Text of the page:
Saturday, June 21, 2008

A Gene that orders Obese to eat more

If you think obese people eat more just because they are greedy, you are wrong, for a study has revealed that their bodies are genetically programmed to demand more calories.

Researchers at Aberdeen University have carried out the study and discovered that people who carry a variation of a gene linked to increased obesity eat more food as compared to those without it.

"We have found the first hard evidence linking the 'at risk' variant of the gene with increased food intake in humans - our data clearly suggests that people with this variant of the FTO gene may become fatter as they are driven to consume more food.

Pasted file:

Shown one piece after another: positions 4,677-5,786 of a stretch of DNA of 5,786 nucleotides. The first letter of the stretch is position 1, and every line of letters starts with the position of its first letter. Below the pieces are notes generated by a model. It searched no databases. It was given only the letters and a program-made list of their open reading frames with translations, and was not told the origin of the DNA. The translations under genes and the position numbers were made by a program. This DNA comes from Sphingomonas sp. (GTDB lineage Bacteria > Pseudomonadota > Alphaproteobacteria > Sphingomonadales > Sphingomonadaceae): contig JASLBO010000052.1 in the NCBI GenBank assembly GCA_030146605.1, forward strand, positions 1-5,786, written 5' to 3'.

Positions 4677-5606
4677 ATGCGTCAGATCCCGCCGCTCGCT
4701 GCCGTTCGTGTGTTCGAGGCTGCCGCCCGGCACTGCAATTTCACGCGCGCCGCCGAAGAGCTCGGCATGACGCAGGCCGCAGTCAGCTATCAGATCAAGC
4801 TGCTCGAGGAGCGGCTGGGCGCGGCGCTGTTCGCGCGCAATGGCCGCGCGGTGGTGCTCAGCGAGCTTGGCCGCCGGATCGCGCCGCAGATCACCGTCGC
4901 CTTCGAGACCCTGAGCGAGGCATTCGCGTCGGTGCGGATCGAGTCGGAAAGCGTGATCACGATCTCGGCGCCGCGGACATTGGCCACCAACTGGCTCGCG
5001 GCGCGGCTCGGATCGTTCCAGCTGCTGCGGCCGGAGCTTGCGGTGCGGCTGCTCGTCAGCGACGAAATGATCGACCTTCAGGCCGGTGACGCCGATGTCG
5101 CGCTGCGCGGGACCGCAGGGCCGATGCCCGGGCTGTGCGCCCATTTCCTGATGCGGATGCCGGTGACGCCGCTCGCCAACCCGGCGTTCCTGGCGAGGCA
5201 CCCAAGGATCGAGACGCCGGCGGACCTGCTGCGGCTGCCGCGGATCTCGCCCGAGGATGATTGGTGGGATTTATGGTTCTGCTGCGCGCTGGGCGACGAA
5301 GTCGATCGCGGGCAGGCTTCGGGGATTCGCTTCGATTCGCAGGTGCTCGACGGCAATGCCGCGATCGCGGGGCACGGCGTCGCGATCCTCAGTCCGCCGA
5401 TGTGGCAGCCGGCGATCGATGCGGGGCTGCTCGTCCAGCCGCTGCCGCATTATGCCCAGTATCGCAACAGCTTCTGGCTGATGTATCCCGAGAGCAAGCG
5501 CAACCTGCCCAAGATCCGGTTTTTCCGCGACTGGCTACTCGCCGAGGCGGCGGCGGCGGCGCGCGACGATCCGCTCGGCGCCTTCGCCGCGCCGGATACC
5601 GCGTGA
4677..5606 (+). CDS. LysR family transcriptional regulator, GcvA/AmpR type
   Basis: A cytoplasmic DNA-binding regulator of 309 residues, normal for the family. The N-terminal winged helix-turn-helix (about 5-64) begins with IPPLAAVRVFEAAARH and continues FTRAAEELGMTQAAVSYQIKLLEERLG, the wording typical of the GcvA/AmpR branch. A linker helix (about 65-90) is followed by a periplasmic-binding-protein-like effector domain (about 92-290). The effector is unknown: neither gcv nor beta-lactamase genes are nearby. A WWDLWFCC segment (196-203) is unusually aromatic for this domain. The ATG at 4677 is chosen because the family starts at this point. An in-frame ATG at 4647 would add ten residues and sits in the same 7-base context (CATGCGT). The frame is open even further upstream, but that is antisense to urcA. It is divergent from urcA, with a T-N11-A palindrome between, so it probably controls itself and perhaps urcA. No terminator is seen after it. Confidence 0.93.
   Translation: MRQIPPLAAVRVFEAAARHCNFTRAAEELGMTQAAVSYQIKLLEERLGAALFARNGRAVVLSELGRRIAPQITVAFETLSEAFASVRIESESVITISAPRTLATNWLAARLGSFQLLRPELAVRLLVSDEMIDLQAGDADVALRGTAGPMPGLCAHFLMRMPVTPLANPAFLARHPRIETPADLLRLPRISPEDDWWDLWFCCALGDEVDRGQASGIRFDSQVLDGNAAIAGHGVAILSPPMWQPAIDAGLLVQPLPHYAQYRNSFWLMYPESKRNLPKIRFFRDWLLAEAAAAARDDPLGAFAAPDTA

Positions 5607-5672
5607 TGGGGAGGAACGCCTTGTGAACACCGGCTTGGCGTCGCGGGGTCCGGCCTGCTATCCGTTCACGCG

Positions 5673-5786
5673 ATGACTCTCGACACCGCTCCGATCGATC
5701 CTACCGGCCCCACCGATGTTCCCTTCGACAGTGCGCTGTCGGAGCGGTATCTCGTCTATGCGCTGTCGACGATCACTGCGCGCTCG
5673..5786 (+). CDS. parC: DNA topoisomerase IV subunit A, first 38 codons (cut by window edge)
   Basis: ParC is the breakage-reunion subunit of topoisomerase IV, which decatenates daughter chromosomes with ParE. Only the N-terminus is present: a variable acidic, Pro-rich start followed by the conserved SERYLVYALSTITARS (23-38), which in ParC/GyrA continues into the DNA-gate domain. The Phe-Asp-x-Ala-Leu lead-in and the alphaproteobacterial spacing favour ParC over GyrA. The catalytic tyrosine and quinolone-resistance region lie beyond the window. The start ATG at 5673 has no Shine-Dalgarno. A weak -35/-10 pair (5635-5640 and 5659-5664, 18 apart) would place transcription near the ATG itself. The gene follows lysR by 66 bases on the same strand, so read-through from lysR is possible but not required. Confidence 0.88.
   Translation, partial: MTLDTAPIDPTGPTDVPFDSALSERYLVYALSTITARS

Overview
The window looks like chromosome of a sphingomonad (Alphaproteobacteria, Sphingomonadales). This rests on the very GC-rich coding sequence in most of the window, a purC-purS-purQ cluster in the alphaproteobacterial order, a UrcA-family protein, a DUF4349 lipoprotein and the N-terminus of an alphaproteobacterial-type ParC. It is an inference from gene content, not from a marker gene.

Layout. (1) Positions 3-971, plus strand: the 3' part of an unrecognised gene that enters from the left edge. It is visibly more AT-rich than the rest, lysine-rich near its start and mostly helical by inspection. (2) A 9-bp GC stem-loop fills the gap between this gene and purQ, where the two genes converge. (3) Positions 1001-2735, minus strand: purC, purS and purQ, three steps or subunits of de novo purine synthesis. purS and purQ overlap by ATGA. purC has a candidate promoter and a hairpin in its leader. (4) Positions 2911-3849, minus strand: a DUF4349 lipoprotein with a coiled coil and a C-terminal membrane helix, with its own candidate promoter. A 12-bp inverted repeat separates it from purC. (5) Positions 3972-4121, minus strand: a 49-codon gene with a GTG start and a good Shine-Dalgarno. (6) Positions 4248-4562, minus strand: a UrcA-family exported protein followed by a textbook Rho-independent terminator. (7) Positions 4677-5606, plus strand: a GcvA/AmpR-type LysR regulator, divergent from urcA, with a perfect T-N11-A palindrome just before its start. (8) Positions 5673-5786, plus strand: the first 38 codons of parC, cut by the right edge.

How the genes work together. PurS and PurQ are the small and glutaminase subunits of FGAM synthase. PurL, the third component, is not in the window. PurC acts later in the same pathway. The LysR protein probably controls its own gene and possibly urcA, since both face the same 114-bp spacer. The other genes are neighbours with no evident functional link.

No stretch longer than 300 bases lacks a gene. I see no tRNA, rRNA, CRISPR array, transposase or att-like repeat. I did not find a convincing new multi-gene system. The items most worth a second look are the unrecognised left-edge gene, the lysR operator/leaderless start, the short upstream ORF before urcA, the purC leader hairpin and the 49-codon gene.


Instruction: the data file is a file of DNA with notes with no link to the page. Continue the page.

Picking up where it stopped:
"Because this over consumption may be driven by their genes, it may be far harder for such people to control their intake than people who do not carry 'at risk' variants of food intake control genes.

"Greater consumption of food doesn't mean that people are being greedy," lead researcher John Speakman was quoted by British newspaper the Daily Telegraph as saying. The researchers came to the conclusion after analysing 150 people in the north-east of Scotland, aged 21 to 60.

They monitored their food intake over seven days and took blood samples and other measurements of physical fitness and then calculated the amount of energy burnt while they were actually resting.

The results showed that people with the variant gene ate between 120 and 290 calories per day more than those who did not have the "at risk" variant.

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